Ignoring 500 Billion Galaxies: Mathematics vs Common Sense in the Debate About the Probability of Extraterrestrial Life
Carl Sagan said that "extraordinary claims, require extraordinary evidence." In a stunning display of mathematical logic vs common sense, David Spiegel of Princeton University and Edwin Turner from the University of Tokyo published a paper last summer that turns the Drake equation upside down using Bayesian reasoning to show that just because we evolved on Earth, doesn’t mean that the same occurrence would necessarily happen elsewhere; "using evidence of our own existence doesn’t show anything" they argue, "other than that we are here."
Spiegel and Turner point out that basing our expectations of life existing on other planets, for no better reason that it exists here, is really only proof that were are more than capable of deceiving ourselves into thinking that things are much more likely than they really are.
They argue that other unknown factors exist that could have contributed to us being here that we don’t yet understand. So, they conclude that, deriving numbers from an equation such as that put forth by Drake, only serves to underscore our belief in the existence of other alien life forms, rather than the actual chances of it being so.
We think evidence will be discovered in the next 20 years: The Kepler mission has discovered 1,235 exoplanets that revolve around a sun, in an area that represents around 1/400th of the Milky Way. By extrapolating these numbers, the Kepler team has estimated that there are at least 50 billion exoplanets in our galaxy — 500 million of which sit inside the habitable "Goldilocks" zones of their suns, the area that it is neither too hot nor too cold to support life.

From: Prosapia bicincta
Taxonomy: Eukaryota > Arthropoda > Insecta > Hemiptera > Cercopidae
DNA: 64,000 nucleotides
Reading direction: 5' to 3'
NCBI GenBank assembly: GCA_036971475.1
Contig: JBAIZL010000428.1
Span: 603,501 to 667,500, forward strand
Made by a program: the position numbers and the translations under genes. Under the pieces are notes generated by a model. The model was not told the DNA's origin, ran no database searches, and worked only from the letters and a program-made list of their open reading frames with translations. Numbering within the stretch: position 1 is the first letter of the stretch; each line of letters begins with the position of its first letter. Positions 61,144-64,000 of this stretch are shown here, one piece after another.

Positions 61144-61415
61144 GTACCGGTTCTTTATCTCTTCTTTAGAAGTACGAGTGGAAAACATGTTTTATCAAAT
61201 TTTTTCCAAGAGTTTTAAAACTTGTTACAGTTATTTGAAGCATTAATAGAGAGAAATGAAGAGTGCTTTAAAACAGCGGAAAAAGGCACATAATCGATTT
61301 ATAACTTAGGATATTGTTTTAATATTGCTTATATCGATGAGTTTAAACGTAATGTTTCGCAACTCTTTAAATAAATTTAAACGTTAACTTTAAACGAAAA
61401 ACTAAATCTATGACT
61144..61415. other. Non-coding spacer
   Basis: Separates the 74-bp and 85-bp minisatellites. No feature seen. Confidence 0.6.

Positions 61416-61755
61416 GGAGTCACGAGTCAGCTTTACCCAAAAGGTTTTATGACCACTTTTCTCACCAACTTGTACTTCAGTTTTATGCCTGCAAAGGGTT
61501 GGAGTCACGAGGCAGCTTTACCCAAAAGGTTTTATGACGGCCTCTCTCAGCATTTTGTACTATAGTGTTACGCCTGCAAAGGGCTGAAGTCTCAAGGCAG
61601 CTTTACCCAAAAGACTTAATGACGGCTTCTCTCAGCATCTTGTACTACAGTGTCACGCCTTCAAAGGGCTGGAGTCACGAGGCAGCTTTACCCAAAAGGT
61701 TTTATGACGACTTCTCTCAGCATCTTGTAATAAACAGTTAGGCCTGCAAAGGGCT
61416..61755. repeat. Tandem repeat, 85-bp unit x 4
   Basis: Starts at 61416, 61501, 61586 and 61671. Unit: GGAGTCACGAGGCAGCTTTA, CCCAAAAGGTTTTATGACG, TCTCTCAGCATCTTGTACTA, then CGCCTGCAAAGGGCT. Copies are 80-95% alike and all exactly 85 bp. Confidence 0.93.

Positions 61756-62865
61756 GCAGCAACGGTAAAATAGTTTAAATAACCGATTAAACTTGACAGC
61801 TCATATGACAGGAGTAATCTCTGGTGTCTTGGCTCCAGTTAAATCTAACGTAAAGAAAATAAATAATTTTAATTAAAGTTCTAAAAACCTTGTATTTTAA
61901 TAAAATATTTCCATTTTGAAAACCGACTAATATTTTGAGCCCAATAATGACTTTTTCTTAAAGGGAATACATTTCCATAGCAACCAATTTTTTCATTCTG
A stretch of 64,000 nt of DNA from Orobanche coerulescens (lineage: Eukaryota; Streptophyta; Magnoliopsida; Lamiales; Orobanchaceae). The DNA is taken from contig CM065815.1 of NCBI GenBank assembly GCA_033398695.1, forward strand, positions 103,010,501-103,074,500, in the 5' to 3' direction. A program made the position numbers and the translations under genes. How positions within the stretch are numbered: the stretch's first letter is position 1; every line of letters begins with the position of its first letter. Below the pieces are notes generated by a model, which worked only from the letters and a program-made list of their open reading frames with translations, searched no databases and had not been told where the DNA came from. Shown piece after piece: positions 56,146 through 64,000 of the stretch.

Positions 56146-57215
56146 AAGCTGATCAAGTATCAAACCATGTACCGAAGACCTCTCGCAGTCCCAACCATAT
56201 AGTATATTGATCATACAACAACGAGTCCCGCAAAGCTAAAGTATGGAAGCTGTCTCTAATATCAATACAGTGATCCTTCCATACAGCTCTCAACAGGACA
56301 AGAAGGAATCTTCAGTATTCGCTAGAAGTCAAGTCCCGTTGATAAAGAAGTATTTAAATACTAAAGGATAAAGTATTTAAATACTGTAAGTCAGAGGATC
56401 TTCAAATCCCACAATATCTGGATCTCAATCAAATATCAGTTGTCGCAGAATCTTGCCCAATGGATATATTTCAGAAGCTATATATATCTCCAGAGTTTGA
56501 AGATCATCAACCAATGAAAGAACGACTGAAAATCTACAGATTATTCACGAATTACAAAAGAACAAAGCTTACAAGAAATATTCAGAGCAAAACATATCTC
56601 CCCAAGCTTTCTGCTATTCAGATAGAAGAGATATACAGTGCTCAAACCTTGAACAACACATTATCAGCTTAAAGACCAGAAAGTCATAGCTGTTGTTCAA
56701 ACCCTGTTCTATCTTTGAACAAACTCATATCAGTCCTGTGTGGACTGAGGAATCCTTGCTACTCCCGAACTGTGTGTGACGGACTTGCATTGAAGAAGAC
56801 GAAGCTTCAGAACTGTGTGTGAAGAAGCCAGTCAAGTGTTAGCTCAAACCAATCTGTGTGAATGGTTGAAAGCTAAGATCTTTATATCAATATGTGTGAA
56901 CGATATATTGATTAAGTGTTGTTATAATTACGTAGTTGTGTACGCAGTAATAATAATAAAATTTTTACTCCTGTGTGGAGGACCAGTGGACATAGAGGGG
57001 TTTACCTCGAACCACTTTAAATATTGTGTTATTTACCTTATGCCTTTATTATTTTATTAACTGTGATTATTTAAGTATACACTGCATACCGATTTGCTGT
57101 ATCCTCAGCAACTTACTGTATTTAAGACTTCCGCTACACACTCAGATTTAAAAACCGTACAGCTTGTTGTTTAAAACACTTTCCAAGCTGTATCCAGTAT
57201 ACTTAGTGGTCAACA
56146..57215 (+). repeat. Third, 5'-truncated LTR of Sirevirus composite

Astronomers estimate that there are 100 billion galaxies in the universe. If you want to extrapolate those numbers, that means there are around 50,000,000,000,000,000,000 (50 quintillion) potentially habitable planets in the universe.
As Arthur C. Clarke, physicist and author of 2001: A Space Odyssey wrote, "The idea that we are the only intelligent creatures in a cosmos of a hundred billion galaxies is so preposterous that there are very few astronomers today who would take it seriously. It is safest to assume therefore, that they are out there and to consider the manner in which this may impinge upon human society."To an objectivist, empirical view, the rules of Bayesian statistics can be justified by requirements of rationality and consistency and interpreted as an extension of logic. Using a subjectivist view, however, the state of knowledge measures a "personal belief".
More information: "Life might be rare despite its early emergence on Earth: a Bayesian analysis of the probability of abiogenesis" http://arxiv.org/abs/1107.3835 and physorg.com
Image credit: Fahad Sulehna